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(set-lookup even-more-musicians "Birgit Nilsson")

Reducing over a collection is the key means of performing an operation on all of its elements. The code below starts with an empty string, then concatenates the name of every musician in the set with a newline after.

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(set-reduce (lambda (name str)
                    (concatenate 'string str (string #\linefeed) name))

Note that HAMTs store the input by hashing it. Hashing does not preserve any natural ordering (e.g. lexicographic) of the entries. Nor does it preserve the order in which they were inserted.

Hash maps

Dictionaries work just like sets do and the names of all the API functions are the same. The main difference is that, when inserting entries into a dictionary, the arguments come in alternating key-value pairs.

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(defvar musicians->instruments
    (dict-insert (empty-dict)
                 "Miles Davis" "trumpet"
                 "John Coltrane" "tenor sax"
                 "Charlie Parker" "alto sax"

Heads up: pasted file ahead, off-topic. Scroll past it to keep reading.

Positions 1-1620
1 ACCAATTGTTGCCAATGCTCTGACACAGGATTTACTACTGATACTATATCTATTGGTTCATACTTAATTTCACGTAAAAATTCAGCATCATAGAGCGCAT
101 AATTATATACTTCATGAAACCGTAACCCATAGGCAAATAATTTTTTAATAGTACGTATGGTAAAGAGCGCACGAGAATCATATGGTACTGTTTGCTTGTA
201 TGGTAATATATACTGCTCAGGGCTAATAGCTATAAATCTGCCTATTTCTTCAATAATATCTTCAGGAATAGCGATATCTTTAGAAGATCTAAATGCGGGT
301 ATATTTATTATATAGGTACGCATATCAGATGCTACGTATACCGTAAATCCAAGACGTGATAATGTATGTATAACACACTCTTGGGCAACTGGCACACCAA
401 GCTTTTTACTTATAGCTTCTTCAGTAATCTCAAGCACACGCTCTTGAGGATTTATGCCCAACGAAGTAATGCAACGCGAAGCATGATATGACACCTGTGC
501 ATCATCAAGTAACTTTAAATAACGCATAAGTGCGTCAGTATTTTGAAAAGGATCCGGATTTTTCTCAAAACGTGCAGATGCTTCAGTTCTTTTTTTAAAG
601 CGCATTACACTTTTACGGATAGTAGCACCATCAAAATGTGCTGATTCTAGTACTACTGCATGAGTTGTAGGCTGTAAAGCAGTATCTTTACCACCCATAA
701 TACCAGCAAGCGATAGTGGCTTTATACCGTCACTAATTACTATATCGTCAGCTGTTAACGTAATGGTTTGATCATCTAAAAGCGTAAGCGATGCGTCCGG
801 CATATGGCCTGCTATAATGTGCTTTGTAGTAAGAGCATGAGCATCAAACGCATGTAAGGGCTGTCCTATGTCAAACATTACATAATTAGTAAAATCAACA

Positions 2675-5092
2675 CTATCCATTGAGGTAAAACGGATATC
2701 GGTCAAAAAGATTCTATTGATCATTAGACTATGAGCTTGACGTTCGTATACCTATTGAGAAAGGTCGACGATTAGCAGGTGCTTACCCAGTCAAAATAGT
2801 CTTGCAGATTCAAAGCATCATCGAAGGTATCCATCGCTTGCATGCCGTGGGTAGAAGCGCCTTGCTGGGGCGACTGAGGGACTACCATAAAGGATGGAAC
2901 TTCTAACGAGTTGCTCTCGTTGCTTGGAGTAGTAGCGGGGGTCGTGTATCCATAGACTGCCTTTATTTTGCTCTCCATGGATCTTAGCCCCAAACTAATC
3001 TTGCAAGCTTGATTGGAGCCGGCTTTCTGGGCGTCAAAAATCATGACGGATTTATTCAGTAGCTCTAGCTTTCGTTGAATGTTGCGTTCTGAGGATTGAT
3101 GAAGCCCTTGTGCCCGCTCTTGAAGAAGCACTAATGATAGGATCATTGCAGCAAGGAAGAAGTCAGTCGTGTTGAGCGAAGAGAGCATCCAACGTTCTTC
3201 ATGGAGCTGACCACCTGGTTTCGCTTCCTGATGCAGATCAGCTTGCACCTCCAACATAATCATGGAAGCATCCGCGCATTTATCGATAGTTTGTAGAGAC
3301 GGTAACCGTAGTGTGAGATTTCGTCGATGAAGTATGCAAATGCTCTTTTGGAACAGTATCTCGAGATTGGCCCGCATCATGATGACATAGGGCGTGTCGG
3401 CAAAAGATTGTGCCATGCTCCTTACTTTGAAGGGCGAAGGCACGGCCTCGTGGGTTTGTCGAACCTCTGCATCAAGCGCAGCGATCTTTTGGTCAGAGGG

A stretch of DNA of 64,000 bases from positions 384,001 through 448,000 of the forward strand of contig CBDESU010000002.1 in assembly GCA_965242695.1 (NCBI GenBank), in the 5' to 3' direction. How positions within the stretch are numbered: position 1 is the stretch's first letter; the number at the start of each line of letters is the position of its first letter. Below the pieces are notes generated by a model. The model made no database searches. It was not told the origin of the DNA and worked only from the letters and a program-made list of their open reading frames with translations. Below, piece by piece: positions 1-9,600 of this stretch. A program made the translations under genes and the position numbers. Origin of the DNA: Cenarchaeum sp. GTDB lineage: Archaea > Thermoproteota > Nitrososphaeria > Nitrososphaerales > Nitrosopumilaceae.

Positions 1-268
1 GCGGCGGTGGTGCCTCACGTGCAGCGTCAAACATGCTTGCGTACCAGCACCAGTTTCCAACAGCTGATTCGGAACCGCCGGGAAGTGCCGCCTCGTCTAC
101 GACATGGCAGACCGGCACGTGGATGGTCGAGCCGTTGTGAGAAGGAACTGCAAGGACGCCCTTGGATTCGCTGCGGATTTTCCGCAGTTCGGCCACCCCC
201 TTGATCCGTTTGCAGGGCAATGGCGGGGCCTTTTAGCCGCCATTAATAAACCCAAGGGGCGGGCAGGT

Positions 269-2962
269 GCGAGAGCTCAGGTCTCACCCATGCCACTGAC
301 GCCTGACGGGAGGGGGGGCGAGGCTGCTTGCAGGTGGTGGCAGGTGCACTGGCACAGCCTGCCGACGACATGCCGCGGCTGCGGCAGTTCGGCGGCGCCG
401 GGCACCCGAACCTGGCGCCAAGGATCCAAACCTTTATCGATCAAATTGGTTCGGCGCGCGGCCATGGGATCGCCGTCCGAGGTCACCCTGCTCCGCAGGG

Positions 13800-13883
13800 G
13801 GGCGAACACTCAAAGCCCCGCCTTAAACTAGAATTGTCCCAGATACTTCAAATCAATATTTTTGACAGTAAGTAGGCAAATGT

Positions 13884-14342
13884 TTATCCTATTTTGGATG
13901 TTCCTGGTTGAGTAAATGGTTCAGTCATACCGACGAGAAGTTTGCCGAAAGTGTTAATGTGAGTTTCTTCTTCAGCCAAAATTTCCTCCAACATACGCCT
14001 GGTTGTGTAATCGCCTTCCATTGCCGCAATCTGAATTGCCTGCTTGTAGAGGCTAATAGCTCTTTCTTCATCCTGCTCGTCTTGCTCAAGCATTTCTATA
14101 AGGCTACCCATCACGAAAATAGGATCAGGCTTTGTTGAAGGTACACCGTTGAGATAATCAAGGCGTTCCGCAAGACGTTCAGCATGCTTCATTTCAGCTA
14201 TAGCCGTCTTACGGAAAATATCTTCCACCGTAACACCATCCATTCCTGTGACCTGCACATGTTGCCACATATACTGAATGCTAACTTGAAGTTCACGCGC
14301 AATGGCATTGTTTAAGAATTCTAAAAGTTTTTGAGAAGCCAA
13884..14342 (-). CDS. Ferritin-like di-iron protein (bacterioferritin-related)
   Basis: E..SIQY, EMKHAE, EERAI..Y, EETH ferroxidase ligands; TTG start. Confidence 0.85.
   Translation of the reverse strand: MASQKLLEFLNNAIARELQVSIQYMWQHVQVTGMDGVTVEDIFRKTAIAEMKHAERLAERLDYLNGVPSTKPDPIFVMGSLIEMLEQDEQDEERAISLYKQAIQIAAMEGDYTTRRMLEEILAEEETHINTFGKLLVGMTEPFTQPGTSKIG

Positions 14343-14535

"Dizzy Gillespie" "trumpet"
                 "Mary Lou Williams" "piano"
                 "Ella Fitzgerald" "voice"
                 "Nina Simone" "voice"
                 "Jascha Heifetz" "violin"
                 "Hilary Hahn" "violin"
                 "Stefan Grappelli" "violin"
                 "Chubby Wise" "violin"
                 "Lester Flatt" "guitar"
                 "Earl Scruggs" "banjo"
                 "Bill Monroe" "mandolin"))

Rather than returning merely true or false when looking up whether an entry is in a dictionary, the function dict-lookup returns the value that this key is mapped to.

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(dict-lookup musicians->instruments "Dizzy Gillespie")

Looking up a key that is not in the dictionary will return nil. Consequently if you were to store a key that actually is mapped to nil, this would be indistinguishable from the key not being in the dictionary at all.

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(dict-lookup musicians->instruments "Karl Rove")

The same operations (filter and reduce) are defined for dictionaries as for sets, but the signature of the filtering or reducing function you pass to it takes in both the key and the value. The code below iterates over the dictionary and creates a list of the names of all the violinists.

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(dict-reduce (lambda (violinists name instrument)
                (if (equal instrument "violin")
                   (cons name violinists)

For dictionaries, there are specialized versions of reduce for operating only on the dictionary keys or values. The function below counts the number of violinists rather than assembling all of them into a list.

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(dict-reduce-values (lambda (count instrument)
                      (+ count (if (equal instrument "violin") 1 0)))